Puzzle House: Mystery Rising is a puzzle game about… I’m not exactly sure, what. In the great tradition of puzzle games – or quests, as they were known in them olden days – the story is a greater mystery than the game itself, and is virtually impossible to discern, even though the game is an hour long. Speaking of which, the game is incredibly short, and it’s may main issue with it. There are complete adventures that are offered for this price range, and Puzzle House, while being an interesting and well-executed game, isn’t offering a lot to cover its short length – especially considering that there’s going to be more of it later – I presume, and correct me if I’m wrong – for an additional price.

Gameplay-wise, Puzzle House: Mystery Rising is a classic first-person quest, and, besides smooth scene transitions, doesn’t really differ from the oldies, like Myst. You drag the finger around the screen to look around, and then tap on an object of interest to zoom in on it. Sometimes, you have to crank or drag something in-game, but it doesn’t really make a difference in the gameplay.

Spoiler alert, but Puzzle House: Mystery Rising doesn’t even get to the house in question. Instead, it contains the Puzzle House 2protagonist’s journey to find it. It’s hidden well, and to get to it, the player has to solve a whole lot of puzzles, which the game is pretty densely packed with. Although it’s very short, Puzzle House certainly requires a fair share of puzzles to solve. The puzzles aren’t that complex, but certainly require some thinking. To help with it, the player has a diary of someone who may have or may have not been abducted by aliens, and/or opened a secret to cross-reality movement. Or something. The diary is pretty criptic, but contains concrete clues about the puzzles, so don’t forget to check in with it, if it seems that you’re getting stuck.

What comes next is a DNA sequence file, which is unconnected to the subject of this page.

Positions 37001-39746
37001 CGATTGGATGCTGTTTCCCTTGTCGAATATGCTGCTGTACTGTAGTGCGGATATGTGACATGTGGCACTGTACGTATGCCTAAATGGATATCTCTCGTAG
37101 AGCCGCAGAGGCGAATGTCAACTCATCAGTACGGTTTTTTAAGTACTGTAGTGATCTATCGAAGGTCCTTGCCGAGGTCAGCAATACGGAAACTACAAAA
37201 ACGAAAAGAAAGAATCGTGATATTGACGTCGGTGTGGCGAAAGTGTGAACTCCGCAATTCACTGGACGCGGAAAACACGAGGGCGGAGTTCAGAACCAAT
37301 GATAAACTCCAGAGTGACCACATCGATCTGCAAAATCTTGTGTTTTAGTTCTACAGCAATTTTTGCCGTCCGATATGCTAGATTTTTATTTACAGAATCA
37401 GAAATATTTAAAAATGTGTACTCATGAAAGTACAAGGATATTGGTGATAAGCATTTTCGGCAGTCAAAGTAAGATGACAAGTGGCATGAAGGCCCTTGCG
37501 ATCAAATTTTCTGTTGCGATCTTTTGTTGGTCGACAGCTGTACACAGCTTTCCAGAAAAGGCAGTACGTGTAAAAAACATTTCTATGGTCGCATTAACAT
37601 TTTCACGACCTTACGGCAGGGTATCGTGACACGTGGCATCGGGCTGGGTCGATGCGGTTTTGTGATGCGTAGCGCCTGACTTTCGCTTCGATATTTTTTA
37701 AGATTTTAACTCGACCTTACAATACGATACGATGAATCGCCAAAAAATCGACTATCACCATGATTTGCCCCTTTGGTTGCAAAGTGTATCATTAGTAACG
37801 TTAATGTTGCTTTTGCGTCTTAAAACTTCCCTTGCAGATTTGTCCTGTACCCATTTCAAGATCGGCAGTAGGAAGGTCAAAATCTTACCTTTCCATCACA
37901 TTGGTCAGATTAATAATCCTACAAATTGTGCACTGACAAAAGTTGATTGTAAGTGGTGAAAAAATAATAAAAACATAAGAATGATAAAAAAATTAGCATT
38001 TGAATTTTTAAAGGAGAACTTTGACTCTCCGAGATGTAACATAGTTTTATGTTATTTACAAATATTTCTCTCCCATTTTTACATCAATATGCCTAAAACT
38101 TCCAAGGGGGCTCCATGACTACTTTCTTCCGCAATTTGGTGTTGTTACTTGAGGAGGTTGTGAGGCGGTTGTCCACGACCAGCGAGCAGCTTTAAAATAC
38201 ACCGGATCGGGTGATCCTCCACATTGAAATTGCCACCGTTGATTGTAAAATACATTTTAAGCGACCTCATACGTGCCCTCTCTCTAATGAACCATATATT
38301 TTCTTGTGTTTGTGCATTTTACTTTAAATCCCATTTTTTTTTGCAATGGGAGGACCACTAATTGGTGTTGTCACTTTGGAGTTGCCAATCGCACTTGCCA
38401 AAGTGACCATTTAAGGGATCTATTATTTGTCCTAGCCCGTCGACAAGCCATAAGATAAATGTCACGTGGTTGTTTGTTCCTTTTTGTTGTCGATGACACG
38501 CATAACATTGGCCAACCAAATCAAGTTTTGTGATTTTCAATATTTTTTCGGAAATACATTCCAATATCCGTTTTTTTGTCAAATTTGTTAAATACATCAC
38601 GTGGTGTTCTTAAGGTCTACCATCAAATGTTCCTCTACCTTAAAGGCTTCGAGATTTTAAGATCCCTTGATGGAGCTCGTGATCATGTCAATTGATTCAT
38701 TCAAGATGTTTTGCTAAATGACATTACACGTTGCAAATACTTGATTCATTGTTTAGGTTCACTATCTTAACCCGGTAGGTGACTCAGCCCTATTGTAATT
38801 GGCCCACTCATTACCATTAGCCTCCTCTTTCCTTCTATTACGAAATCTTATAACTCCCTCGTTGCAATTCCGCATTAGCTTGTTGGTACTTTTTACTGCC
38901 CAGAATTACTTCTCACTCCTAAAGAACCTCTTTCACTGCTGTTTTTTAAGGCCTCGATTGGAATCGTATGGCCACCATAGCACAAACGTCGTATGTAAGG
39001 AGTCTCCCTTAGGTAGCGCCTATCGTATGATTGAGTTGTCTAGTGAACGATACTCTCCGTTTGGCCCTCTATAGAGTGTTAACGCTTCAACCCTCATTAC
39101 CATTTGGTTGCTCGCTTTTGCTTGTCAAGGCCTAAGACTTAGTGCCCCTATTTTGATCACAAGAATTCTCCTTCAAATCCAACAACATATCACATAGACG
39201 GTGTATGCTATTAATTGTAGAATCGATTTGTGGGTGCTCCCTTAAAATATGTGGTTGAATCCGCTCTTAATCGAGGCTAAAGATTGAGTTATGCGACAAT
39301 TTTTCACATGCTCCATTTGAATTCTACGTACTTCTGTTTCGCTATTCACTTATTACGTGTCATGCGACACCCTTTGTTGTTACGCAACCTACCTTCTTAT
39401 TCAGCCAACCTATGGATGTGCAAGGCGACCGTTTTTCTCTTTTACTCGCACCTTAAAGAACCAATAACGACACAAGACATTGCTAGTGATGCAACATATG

Overall, Puzzle House: Mystery Rising left a pleasant feeling, but it’s definitely either too expensive, or too short. Otherwise, if you’re okay with purchasing a game that is essentially a hook for the story yet untold, it’s certainly not a bad game to play.

Police Cars vs Street Racers Review

Police Cars vs Street Racers Review

Apr 20, 2015

The title just about says it all: Police Cars vs Street Racers.

The premise is simple: be a cop, catch the bad guys. The tools are pretty understandable, being a cop car and, well, the ability to control it in pursuit of rowdy street racers. The control set is fairly intuitive; there’s a bank of direction buttons to the bottom left, and brakes and accelerator virtual buttons to the right. Using these in conjunction controls the cruiser (with the added wrinkle that the foot brake creates negative acceleration). Additionally, there is a directional pad that can be used to direct the cop on his feet, as well as a door button.

The gameplay uses a cityscape as the main backdrop, and most of the action occurs round skyscrapers and nondescript structures. There is secondary traffic, but the action really centers around a police officer and someone to apprehend. To start off, our man in blue makes his way to the car, enters it, and uses the arrow guides to reach a green area, from where a mission of sorts.

From there, the level begins, usually involving a car bound perp, or, as occasionally occurs, a guy running on foot. The cop car is a great weapon, and basically the idea is to run the crook down; if they were in a car, ramming the car repeatedly in a war of attrition effects an arrest, and on foot, the police car can be the tool to slow down the suspect, but the cop has to get out to make the apprehension. In some cases, chasing the suspect on foot is needed.

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Successfully finishing missions yields cash which can be used to upgrade and/or improve the cars.